Networking firm Ubiquiti Networks Inc. disclosed this week that cyber thieves recently stole $46.7 million using an increasingly common scam in which crooks spoof communications from executives at the victim firm in a bid to initiate unauthorized international wire transfers.
Due to the high demand for Windows 10, Microsoft is releasing it gradually. This especially applies to certain countries.
New research into a notorious Eastern European organized cybercrime gang accused of stealing than $100 million from banks and businesses worldwide provides an unprecedented, behind-the-scenes look at an exclusive “business club” that dabbled in cyber espionage and worked closely with phantom Chinese firms on Russia’s far eastern border.
Hardly a week goes by without a news story about state-sponsored Chinese cyberspies breaking into Fortune 500 companies to steal intellectual property, personal data and other invaluable assets. Now, researchers say they’ve unearthed evidence that some of the same Chinese hackers also have been selling access to compromised computers within those companies to help perpetuate future breaches
In Q2 2015, botnet-assisted DDoS attacks targeted victims in 79 countries. 77% of botnet-assisted attacks targeted resources located in 10 countries. The largest numbers of DDoS attacks targeted victims in China and the USA. Cybercriminals continue to exhibit a growing persistence: DDoS attacks lasting up to 8.5 days were observed.
This author has spent many years chronicling the exploits of black hat spammers who use hacked computers to relay junk email. But I’ve dedicated comparatively little time delving into ways of email marketers who technically follow U.S. anti-spam laws yet nevertheless engage in spammy practices. The latter is able to ply their trade because there are thousands of Internet hosting companies operating on thin profit margins that are happy to accept spammy but lucrative clients. This is the story of how one hosting company heroically kicked out all of its email marketing customers at great expense and ended up building a stronger, more profitable company in the process.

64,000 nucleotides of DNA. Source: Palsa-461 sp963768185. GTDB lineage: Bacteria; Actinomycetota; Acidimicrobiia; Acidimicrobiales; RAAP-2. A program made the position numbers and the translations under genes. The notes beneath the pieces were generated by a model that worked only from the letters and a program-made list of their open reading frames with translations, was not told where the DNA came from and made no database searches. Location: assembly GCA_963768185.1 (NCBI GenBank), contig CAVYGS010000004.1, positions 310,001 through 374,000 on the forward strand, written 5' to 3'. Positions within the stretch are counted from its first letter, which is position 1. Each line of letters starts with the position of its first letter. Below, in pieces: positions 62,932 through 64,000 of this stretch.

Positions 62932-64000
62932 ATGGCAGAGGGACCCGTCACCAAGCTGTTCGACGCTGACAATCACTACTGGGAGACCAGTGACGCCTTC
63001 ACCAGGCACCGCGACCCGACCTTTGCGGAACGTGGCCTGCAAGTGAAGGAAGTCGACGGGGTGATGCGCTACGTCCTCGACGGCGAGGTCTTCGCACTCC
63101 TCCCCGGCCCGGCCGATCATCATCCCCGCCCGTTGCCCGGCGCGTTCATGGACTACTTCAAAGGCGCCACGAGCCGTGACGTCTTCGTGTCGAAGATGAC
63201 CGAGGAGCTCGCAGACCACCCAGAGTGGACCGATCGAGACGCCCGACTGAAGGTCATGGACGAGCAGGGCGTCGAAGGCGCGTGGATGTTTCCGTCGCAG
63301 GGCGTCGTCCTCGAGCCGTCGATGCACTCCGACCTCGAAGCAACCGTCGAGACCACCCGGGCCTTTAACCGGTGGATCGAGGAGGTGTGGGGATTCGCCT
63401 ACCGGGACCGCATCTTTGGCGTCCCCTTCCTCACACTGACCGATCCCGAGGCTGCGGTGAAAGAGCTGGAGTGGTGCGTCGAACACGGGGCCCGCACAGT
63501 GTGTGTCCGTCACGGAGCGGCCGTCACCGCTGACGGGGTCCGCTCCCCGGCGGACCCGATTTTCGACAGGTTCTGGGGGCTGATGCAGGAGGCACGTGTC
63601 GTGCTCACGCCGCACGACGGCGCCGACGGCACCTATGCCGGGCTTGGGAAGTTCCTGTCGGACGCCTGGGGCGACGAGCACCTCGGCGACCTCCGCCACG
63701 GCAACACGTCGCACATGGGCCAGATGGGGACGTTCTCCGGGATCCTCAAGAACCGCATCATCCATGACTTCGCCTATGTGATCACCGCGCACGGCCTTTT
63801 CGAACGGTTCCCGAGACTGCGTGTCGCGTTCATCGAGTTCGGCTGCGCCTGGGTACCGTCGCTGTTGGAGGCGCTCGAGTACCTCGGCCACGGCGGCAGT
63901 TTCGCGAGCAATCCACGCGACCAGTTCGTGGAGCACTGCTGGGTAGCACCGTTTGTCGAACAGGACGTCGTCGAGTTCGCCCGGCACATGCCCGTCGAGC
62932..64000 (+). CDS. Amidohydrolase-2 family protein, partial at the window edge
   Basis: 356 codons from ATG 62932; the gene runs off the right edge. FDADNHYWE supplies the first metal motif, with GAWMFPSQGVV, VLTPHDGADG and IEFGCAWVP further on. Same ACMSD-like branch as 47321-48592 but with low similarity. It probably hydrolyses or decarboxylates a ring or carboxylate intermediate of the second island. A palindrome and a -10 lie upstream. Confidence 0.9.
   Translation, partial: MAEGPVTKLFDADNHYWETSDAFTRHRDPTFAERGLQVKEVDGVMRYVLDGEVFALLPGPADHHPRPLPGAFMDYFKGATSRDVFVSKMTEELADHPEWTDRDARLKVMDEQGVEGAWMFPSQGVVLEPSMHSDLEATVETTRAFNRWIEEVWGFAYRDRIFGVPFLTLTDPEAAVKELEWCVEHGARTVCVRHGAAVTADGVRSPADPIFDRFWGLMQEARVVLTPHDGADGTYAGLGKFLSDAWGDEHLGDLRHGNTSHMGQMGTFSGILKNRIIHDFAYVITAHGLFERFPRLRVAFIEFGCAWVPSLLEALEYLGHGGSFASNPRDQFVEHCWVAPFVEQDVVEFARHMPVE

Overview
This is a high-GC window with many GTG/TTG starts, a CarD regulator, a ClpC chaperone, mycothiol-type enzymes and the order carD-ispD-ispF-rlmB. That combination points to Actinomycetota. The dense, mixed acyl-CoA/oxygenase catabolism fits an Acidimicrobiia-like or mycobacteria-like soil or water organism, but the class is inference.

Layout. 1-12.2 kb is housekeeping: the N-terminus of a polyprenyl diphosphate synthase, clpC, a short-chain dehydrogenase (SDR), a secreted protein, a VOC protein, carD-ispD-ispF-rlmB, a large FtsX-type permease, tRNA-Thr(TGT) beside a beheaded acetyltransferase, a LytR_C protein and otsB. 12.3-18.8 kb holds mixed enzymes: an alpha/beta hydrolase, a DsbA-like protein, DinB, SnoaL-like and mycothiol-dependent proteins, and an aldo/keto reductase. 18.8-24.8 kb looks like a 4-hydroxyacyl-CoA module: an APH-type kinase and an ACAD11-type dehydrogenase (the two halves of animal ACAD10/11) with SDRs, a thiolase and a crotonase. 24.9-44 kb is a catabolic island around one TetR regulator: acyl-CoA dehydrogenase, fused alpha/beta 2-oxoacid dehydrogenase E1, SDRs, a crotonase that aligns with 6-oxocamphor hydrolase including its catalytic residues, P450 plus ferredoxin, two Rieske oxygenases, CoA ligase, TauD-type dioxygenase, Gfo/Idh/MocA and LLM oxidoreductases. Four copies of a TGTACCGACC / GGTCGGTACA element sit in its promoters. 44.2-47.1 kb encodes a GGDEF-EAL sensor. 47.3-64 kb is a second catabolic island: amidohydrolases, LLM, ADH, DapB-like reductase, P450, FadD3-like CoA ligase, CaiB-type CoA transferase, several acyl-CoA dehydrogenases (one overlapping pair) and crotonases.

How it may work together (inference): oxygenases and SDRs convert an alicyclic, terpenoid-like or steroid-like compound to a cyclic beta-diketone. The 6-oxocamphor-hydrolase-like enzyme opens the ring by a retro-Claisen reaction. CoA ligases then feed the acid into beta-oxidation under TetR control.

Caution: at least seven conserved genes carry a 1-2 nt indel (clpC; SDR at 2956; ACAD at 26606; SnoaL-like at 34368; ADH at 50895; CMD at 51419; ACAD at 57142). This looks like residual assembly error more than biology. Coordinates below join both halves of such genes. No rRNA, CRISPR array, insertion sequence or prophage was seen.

Original release date: August 01, 2015
Microsoft Windows Systems, Adobe Flash Player, and Linux
Between June and July 2015, the United States Computer Emergency Readiness Team (US-CERT) received reports of multiple, ongoing and likely evolving, email-based phishing campaigns targeting U.S. Government agencies and private sector organizations. This alert provides general and phishing-specific mitigation strategies and countermeasures.
US-CERT is aware of three phishing campaigns targeting U.S. Government agencies and private organizations across multiple sectors. All three campaigns leveraged website links contained in emails; two sites exploited a recent Adobe Flash vulnerability (CVE-2015-5119) while the third involved the download of a compressed (i.e., ZIP) file containing a malicious executable file. Most of the websites involved are legitimate corporate or organizational sites that were compromised and are hosting malicious content.
Systems infected through targeted phishing campaigns act as an entry point for attackers to spread throughout an organization’s entire enterprise, steal sensitive business or personal information, or disrupt business operations.
Phishing Mitigation and Response Recommendations
Educate Your Users
Organizations should remind users that they play a critical role in protecting their organizations form cyber threats. Users should:
Basic Cyber Hygiene
Practicing basic cyber hygiene would address or mitigate the vast majority of security breaches handled by today’s security practitioners:
For more information on cybersecurity best practices, users and administrators are encouraged to review US-CERT Security Tip: Handling Destructive Malware to evaluate their capabilities encompassing planning, preparation, detection, and response. Another resource is ICS-CERT Recommended Practice: Improving Industrial Control Systems Cybersecurity with Defense-In-Depth Strategies.
In the second quarter of 2015 Kaspersky Lab solutions detected and repelled a total of 379,972,834 malicious attacks from online resources. There were 5,903,377 registered notifications about attempted malware infections aiming at stealing money via online access to bank accounts. Were detected 291,887 new malicious mobile programs.
Starting today, Microsoft is offering most Windows 7 and Windows 8 users a free upgrade to the software giant’s latest operating system — Windows 10. But there’s a very important security caveat that users should know about before transitioning to the new OS: Unless you opt out, Windows 10 will by default share your Wi-Fi network password with any contacts you may have listed in Outlook and Skype — and, with an opt-in, your Facebook friends!